Sunday, May 7, 2017

Excessive Drag

Years ago, I used to participate in Dragon Boat racing. Friends encouraged me to join, we practiced, we went to races, and it was great fun.

Often these races take place in other cities. I think we had traveled to Ottawa for such a race, staying in the dorms at the university. I was out walking the grounds for some reason when I crossed another team. They spotted my team tee-shirt and one of them came over and said "Oh hey... you're rowing with the ABC team?"

"Yeah," I replied proudly. "Are you racing tomorrow?"

"We are," she said. "I'm really glad you're on their team because having a fat guy like you gives us a real edge." They walked away, laughing at how clever they were.

Honestly, there are jerks everywhere. It stung, but I quickly brushed it off and continued on. She was just trying to psyche me out and it didn't matter because my team accepted me the way I was.

The next day was sunny and clear. Our team gathered, stretched, did some warm-ups and cheered each other on. We raced a few times and did pretty well. The team worked well together, rowing in unison (which is the secret to a fast Dragon Boat BTW). It was exciting, exhilarating, and lots of fun.

** Revised **
Near the end of the day, the coach came over and benched me for a number of reasons including that it was my first competition, that I was still green, and there was a paddler limit.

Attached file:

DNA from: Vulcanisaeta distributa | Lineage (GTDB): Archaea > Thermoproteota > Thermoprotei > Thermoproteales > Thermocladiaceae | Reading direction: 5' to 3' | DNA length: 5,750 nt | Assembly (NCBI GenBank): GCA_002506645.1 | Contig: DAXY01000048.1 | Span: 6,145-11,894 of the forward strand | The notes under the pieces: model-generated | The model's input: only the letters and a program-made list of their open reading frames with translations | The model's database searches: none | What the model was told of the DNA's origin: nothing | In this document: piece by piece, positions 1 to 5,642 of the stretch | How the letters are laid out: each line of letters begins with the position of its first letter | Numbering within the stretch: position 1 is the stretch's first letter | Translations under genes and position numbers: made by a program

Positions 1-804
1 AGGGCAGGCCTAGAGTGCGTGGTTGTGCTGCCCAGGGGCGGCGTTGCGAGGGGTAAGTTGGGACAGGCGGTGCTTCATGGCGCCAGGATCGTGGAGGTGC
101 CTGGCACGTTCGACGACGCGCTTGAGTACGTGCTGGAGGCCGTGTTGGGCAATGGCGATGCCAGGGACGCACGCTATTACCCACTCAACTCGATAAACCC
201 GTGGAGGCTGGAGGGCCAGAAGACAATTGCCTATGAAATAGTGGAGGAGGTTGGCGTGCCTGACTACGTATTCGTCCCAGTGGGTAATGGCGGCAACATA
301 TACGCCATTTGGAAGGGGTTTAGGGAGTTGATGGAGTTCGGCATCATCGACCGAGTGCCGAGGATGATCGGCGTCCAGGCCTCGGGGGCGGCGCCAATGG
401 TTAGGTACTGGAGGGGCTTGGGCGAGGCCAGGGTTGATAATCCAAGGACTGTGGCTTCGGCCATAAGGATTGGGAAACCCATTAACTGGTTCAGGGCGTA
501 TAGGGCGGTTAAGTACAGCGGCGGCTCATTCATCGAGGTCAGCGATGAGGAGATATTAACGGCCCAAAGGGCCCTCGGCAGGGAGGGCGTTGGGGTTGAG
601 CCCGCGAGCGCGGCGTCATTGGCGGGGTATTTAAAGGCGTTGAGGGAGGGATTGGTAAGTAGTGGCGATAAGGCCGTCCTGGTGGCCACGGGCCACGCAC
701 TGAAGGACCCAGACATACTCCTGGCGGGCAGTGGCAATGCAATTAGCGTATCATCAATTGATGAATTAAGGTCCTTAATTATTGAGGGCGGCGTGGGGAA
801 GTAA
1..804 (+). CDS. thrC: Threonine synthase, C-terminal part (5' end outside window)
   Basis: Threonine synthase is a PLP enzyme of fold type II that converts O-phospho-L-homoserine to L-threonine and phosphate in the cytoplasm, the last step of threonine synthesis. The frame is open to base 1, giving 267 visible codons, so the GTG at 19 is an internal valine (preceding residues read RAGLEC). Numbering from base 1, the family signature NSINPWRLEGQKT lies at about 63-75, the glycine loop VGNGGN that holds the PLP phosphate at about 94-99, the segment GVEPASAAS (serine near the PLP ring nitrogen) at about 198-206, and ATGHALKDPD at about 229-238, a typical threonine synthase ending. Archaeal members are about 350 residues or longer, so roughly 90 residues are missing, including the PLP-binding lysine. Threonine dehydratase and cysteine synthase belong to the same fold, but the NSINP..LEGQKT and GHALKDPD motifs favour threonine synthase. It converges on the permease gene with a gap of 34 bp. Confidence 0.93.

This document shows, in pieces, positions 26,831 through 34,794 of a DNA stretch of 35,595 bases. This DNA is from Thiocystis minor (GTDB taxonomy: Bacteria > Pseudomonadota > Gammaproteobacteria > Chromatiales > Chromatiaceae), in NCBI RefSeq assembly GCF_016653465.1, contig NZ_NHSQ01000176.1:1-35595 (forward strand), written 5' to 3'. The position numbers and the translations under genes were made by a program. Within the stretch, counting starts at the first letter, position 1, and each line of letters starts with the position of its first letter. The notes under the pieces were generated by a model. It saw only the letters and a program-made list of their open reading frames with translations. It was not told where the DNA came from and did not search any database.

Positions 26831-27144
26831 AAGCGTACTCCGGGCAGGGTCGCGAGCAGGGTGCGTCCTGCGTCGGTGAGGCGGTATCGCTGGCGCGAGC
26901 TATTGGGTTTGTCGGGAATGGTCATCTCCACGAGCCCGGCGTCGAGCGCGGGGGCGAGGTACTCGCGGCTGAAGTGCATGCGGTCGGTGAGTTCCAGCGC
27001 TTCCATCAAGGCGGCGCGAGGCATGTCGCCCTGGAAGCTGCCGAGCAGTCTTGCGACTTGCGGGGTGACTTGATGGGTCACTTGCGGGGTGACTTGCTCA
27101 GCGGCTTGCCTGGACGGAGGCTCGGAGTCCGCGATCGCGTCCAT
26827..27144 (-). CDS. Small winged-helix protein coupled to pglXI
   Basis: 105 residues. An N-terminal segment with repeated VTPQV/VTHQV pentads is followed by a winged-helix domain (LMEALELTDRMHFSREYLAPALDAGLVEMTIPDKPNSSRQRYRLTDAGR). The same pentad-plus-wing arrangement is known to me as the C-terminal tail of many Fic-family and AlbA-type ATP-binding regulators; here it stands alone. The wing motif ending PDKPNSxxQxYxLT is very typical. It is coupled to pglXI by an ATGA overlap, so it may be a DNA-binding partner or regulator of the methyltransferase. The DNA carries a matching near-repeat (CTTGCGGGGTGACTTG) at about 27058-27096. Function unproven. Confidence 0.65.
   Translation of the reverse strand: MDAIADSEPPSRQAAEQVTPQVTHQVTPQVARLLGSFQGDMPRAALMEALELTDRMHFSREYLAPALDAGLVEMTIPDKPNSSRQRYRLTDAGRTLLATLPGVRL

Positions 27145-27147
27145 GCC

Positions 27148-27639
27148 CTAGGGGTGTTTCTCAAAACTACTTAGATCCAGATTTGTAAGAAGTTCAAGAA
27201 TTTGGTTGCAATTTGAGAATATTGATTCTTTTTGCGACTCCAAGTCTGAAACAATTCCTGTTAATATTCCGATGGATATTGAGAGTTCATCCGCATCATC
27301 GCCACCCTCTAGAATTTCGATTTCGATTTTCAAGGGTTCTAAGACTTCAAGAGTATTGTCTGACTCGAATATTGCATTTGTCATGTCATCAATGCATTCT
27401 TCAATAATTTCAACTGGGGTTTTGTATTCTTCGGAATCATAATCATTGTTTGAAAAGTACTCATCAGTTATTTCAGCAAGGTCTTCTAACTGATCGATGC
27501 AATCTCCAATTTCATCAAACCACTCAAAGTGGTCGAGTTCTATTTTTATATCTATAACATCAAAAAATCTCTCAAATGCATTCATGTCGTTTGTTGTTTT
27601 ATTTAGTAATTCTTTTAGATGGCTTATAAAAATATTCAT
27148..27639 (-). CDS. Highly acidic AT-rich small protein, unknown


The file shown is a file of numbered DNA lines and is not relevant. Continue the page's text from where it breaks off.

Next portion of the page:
On its surface, the reasons were legit, but with what happened the day before, all I heard was "The fat guy is slowing us down." Sure, there were other larger people on the team, but when you're embarrassed about your weight, you find excuses for others ("Yeah, but he's strong", "Yeah, but she's skilled", "Yeah, but I'm larger and weaker than the others").

When we got home, I quit the team. I had also been injured that season, but coupled with my own humiliation, I couldn't motivate myself to go back. I could have spoken to the coach about the incident, but I couldn't face it.

I get it. I'm at this point in my health because every day, I make choices. Sometimes I choose to walk more, sometimes I get lazy. The weight I am at is combination of choice, genes, and physiology. I can choose to get more exercise and try to disregard the despair and the pain that comes with it to try to achieve some amorphous weight loss number that seems impossible (even though so many of my friends have managed to do the same). I can choose to go out there and make a change, or I can choose comfort and stay in. It's my choice. It's always my choice.

But you also need to understand that it's difficult to face not only myself, but the others who see my weight as either a burden or a visual signpost of an undesired life. Even well-meaning people pat my tummy and laugh, as if to say "I recognize you're fat, but I still like you." I recognize the good intention in that moment, but the delivery needs work.

Another summer is arriving and with it comes more choices. Every day, I need to make the choice to take the bus, walk more, and maybe even take swimming again. I love the water, I love to swim, but taking off my shirt in public is one of the most difficult acts in this life.

I know that need to make these choices and I do appreciate all the support I do get for making these choices. When people say "You just need to [insert instruction here].", that's all well and good, but you need to understand how difficult it is to take and maintain these actions when you are surrounded by others who treat you like they are glad not to be you.

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